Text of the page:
Q: I've been working on a book and the title is very important—I use it as the URL for my blog, for a weekly column I write, etc., and I want people to identify it with me. Can I copyright a title so others can't use it? –Anonymous
A: Copyrights cover works fixed in a tangible format, but because titles are typically short, they don't fall under copyright protection. So no, you can't copyright a title to a book, song, or movie. But you can trademark a title, which may give you the protection you seek.
The U.S. Patent and Trademark Office states that a trademark protects words, phrases, symbols, or designs identifying the source of the goods or services of one party and distinguishing them from those of others. Brand names like Pepsi, Xerox, and Band-Aid are all protected. So is the Nike "swoosh." But more relevant to us, book titles such as The Da Vinci Code and Harry Potter and the Sorcerer's Stone are trademarked.
Unlike copyright protection, which is granted the minute your work is written down, trademarks aren't handed out so freely. In fact, if the U.S. Patent and Trademark Office doesn't consider your title (or brand) a distinctive mark that is indisputably distinguishable from others, you will not be granted trademark protection. This is why you see so many books with the same—or very similar—titles. Many of the terms are considered too generic or arbitrary to warrant protection.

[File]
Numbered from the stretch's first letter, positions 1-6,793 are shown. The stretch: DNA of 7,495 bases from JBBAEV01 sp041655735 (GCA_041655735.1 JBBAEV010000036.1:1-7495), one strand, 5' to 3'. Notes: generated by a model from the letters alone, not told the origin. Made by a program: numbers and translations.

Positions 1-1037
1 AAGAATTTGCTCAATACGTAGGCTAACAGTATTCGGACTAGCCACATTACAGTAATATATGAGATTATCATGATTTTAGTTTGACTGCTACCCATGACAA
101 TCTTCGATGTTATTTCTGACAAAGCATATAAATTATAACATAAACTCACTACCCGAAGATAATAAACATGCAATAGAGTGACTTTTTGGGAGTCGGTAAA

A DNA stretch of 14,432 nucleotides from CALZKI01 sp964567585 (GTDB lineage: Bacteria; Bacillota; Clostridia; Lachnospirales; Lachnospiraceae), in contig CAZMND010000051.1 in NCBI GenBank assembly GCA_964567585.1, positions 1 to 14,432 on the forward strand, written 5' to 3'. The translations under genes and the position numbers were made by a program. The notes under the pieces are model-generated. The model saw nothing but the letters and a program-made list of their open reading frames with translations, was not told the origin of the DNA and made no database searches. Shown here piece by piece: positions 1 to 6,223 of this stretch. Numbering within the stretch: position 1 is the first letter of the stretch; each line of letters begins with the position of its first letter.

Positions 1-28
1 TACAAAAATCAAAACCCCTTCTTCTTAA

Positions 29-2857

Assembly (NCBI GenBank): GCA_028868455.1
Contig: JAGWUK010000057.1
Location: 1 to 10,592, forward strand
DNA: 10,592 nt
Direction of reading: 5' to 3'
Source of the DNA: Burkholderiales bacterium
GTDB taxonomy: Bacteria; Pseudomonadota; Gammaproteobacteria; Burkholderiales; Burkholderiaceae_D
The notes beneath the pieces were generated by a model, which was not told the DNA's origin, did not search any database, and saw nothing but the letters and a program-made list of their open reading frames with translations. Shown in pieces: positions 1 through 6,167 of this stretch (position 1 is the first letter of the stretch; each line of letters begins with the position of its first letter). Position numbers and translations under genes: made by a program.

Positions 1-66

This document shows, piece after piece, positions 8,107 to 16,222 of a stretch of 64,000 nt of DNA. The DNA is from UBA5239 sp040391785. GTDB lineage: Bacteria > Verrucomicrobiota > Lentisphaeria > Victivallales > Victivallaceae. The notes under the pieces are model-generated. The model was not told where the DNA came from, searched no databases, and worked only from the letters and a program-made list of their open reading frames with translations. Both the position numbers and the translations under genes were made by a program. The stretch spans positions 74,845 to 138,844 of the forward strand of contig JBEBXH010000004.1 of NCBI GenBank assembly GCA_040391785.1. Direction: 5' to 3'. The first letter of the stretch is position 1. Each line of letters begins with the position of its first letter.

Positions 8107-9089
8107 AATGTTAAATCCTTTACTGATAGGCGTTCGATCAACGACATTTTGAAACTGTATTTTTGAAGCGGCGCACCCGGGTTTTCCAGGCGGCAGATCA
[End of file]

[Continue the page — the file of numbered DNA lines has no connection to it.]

Trademarks are not only intended to protect the creator, but also the consumer. Trademarks keep others from confusing a well-known work on the bookstore shelves with others. For example, Harry Potter is such a popular, distinguishable character by J.K. Rowling that you'd expect any title with his name in it to be written by her (or, at least, a book approved by her). It's not only her work, but it's become her brand.
So if you use the title of your book as the title of your blog, column, etc., it could be considered your brand identifier. And if you find success, you could qualify for trademark protection.